New Hyundai/Kia air skirt helps to maximize EV range

New Hyundai/Kia air skirt helps to maximize EV range

AAS technology controls the flow of air entering through the lower part of the bumper and controls the turbulence generated around the wheels.

Hyundai Motor Company and Kia Corporation unveiled Active Air Skirt (AAS) technology that minimizes the aerodynamic resistance generated during high-speed driving, effectively improving the driving range and stability of EVs, the companies said in a press release.

AAS is a technology that controls the flow of air entering through the lower part of the bumper and effectively controls the turbulence generated around the vehicle’s wheels by operating variably according to the vehicle speed during high-speed driving.

AAS is installed between the front bumper and the front wheels of the vehicle and is hidden during normal operation, but it becomes operational at speeds over 80 km/h (approx. 50 mph) when the aerodynamic resistance becomes greater than the rolling resistance, and is stored again at 70 km/h (approx. 40 mph).

The reason for the difference in deployment and storage speeds is to prevent frequent operation in specific speed ranges, the companies said.

Also, the reason why AAS covers only the front part of the tires without completely covering the front is related to the characteristics of Hyundai Motor Group’s E-GMP platform for EVs, Hyundai said.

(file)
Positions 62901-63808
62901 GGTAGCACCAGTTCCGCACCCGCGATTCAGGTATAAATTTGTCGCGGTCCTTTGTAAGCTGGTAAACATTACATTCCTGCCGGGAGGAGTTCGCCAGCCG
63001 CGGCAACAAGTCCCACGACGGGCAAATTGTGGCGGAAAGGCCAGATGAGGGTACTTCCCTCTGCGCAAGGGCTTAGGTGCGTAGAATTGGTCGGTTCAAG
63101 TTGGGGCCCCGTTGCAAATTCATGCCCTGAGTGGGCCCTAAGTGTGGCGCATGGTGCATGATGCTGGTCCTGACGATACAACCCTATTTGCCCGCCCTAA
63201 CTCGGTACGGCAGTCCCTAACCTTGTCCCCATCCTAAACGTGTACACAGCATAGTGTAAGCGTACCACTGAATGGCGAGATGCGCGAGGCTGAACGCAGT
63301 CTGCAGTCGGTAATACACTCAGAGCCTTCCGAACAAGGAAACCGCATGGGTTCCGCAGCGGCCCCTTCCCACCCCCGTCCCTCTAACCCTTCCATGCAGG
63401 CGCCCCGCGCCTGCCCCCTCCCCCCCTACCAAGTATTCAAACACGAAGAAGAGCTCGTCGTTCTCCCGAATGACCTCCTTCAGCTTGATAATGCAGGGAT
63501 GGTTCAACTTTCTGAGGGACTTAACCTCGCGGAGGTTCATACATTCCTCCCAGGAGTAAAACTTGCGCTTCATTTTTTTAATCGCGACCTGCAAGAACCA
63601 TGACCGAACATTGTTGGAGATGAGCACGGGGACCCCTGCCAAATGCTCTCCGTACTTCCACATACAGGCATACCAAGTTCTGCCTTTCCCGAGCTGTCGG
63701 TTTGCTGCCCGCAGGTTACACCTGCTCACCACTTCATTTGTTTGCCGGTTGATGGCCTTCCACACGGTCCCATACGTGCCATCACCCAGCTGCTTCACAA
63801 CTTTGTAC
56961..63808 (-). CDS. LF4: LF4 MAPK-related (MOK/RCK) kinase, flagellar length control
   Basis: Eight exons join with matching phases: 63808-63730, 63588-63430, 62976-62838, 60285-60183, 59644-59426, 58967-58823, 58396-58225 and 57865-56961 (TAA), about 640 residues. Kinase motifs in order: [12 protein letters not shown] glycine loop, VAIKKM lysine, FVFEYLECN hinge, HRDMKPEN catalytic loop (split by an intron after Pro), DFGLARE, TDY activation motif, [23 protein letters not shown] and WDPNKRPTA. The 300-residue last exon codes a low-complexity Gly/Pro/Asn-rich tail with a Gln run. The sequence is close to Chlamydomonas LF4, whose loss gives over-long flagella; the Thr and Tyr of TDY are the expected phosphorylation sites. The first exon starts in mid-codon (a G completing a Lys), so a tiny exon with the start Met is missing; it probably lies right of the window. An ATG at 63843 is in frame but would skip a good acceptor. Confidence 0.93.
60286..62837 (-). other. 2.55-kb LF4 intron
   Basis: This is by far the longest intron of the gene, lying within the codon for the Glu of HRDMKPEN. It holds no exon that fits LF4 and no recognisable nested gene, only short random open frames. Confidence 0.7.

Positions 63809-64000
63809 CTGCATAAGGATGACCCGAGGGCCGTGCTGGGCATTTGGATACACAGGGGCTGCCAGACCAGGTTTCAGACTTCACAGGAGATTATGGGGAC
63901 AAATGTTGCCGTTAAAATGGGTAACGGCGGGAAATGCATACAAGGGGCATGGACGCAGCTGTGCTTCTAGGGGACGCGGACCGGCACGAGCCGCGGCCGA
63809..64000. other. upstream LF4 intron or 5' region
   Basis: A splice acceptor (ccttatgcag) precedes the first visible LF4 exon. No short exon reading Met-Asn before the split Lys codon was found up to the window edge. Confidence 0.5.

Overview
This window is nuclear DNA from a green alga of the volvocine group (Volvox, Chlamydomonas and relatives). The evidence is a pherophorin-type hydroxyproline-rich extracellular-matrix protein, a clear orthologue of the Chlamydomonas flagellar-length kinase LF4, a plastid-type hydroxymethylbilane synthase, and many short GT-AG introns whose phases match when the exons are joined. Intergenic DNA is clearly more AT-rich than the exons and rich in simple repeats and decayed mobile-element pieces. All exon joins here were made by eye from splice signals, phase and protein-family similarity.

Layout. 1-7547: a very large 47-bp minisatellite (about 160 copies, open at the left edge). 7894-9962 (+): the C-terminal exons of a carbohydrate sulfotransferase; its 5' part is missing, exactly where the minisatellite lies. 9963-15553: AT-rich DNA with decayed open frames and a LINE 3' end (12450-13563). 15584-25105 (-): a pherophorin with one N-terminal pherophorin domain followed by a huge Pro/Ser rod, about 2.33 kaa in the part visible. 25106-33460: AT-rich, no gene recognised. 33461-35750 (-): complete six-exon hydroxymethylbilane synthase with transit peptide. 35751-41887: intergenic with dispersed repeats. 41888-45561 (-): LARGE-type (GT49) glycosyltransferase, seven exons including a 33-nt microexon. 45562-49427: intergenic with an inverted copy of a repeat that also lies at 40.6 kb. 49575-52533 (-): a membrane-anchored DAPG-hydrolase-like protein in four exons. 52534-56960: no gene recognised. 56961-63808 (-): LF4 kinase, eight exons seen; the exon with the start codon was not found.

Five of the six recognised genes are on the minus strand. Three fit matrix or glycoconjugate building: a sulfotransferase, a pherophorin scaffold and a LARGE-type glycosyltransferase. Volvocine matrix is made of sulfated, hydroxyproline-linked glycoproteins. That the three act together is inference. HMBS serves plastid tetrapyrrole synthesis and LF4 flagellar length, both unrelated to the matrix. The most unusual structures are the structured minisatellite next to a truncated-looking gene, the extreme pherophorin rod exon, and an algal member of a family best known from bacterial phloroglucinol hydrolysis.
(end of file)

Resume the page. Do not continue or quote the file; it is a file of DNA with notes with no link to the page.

AAS can also operate at speeds over 200 km/h (approx. 120 mph.) Hyundai said this was possible thanks to the application of rubber material on the lower part, which reduces the risk of external objects splashing and damaging while driving at high speeds and ensures durability.

Hyundai Motor and Kia also announced they tested and reduced the drag coefficient (Cd) by 0.008, improving drag by 2.8%, by installing AAS in Genesis GV60.

Hyundai Motor and Kia have applied for related patents in South Korea and the United States, and plan to consider mass production after durability and performance tests.

Meanwhile, Hyundai Motor and Kia said they are applying various technologies, such as rear spoilers, active air flaps, wheel air curtains, wheel gap reducers and separation traps, to vehicles to secure competitive drag coefficients.

Hyundai IONIQ 6, which incorporates these technologies, has achieved a Cd of 0.21.

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